By Jeannie Howard
In a region where land is at a premium, few plots in the Bay Area go unused. Whether for commercial or residential development or left in a natural state for outdoor recreational use, something is done with a property. This has not been the case for Point Molate in Richmond. Since the military sold the land to the city after the Navy closed the fuel depot, the more than 400-acre parcel has sat in limbo for nearly 25 years just waiting for a new purpose.
From being the home of Wine Haven, a destination winery prior to prohibition, to having processing facilities for industries such of fishing, whaling, and petroleum, Point Molate was a hub of activity in the early 20th century. Today, the Point Molate Beach Park is the only portion of the property that is used, which is a small portion of the nearly 290 terrestrial, or land, acres of the property. According to Lina Velasco, Planning and Building Services Director for the City of Richmond, the city’s goal is to bring back vibrancy to the beautiful location. “A majority of the property is closed and no one is really benefiting from it,” Velasco shared.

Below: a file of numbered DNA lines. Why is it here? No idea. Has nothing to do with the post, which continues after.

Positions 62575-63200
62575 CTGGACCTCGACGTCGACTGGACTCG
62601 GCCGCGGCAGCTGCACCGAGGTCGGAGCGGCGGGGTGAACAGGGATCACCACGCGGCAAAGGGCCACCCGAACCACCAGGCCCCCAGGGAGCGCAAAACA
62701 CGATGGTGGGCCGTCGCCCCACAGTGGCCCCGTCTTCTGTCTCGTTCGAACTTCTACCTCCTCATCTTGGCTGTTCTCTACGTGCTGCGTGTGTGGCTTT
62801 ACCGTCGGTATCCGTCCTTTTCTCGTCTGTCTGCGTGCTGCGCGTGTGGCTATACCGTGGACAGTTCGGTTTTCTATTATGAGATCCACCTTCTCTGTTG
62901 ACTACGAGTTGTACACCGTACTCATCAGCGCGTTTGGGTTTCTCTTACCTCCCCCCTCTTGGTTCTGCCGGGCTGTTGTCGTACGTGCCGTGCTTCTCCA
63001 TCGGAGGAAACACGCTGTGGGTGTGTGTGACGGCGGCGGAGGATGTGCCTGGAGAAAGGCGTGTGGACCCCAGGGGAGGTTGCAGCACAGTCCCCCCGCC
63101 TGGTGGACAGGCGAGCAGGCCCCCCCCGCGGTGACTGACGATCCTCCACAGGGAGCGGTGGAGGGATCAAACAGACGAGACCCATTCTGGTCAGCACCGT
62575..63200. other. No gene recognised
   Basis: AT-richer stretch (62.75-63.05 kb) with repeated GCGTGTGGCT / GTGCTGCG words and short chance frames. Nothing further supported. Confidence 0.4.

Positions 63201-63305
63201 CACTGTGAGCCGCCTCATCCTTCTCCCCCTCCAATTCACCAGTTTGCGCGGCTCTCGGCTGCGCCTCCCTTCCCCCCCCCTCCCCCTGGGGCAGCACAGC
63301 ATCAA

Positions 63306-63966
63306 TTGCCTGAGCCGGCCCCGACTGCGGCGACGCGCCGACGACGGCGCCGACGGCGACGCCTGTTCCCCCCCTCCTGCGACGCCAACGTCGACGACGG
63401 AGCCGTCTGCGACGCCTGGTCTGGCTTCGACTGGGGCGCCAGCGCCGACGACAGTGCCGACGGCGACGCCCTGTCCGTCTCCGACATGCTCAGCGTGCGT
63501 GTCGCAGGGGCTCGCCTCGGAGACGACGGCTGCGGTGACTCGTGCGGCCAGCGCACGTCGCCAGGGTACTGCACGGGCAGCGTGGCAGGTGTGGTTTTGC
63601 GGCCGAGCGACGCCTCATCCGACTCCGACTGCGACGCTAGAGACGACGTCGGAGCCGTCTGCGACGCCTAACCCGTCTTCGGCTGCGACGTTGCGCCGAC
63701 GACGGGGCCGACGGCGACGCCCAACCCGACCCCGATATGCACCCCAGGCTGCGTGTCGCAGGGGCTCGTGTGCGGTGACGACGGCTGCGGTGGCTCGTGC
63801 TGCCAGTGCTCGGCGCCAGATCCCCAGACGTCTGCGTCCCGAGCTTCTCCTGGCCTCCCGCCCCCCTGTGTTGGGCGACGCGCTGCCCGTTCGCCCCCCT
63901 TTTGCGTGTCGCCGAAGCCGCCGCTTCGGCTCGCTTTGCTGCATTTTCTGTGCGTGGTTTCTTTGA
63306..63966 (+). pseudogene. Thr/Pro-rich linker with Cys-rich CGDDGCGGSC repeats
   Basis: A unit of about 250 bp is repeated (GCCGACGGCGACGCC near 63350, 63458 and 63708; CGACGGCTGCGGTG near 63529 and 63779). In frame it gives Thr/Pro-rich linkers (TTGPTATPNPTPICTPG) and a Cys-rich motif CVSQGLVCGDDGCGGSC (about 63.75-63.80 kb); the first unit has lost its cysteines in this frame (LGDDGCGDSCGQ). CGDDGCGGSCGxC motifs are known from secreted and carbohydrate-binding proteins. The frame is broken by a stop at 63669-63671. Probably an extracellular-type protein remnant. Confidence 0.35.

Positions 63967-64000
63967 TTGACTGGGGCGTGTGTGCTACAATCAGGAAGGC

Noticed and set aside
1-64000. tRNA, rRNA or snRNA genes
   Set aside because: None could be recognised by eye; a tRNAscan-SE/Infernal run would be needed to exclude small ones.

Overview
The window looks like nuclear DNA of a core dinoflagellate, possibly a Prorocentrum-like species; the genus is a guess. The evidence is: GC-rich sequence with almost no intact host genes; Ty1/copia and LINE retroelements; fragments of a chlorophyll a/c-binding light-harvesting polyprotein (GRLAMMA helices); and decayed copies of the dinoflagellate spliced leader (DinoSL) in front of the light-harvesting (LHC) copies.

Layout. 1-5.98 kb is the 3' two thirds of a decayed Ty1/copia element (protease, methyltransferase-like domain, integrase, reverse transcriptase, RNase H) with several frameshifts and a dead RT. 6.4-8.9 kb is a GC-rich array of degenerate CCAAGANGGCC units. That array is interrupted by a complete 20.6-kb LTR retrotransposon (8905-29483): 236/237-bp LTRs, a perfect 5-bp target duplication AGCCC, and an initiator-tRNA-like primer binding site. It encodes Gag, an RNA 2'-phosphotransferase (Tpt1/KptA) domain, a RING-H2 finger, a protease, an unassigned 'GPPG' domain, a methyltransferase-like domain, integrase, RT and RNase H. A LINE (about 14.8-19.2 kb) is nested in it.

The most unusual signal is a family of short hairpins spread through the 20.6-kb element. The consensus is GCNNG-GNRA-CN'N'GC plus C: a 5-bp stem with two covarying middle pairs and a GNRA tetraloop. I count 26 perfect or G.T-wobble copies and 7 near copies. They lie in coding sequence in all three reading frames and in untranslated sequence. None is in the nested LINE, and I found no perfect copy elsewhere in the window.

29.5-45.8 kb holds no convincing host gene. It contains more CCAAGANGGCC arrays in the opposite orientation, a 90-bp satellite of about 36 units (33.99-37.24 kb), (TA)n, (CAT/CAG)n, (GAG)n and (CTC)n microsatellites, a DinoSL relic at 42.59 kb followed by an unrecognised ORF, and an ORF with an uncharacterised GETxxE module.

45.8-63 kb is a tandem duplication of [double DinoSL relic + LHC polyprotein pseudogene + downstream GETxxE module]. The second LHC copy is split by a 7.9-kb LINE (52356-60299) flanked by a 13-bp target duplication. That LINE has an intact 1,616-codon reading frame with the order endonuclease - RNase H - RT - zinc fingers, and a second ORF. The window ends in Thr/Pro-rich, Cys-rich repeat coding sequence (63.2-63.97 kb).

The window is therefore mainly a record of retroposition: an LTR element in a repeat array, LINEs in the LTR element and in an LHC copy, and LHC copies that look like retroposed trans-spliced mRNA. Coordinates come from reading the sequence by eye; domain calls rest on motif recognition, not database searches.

“The city has been envisioning the redevelopment of this site since 1995 when the Navy closed the fuel depot,” said Velasco. “We want a development project that is compatible with the setting, respects its location, and minimizes the potential for adverse impact on the biological resources that are on the site.”
Serving as a framework for all development plans, the Point Molate Reuse Plan, developed by a 45-member community board known as the Blue Ribbon Advisory Committee, outlines relatively broad plans for the site, which include housing, recreation, and the rehabilitation and repurposing of the historic Wine Haven buildings. Since the city council adopted the Reuse Plan in 1997, coming to an agreement on a concrete development plan for the land has not been easy.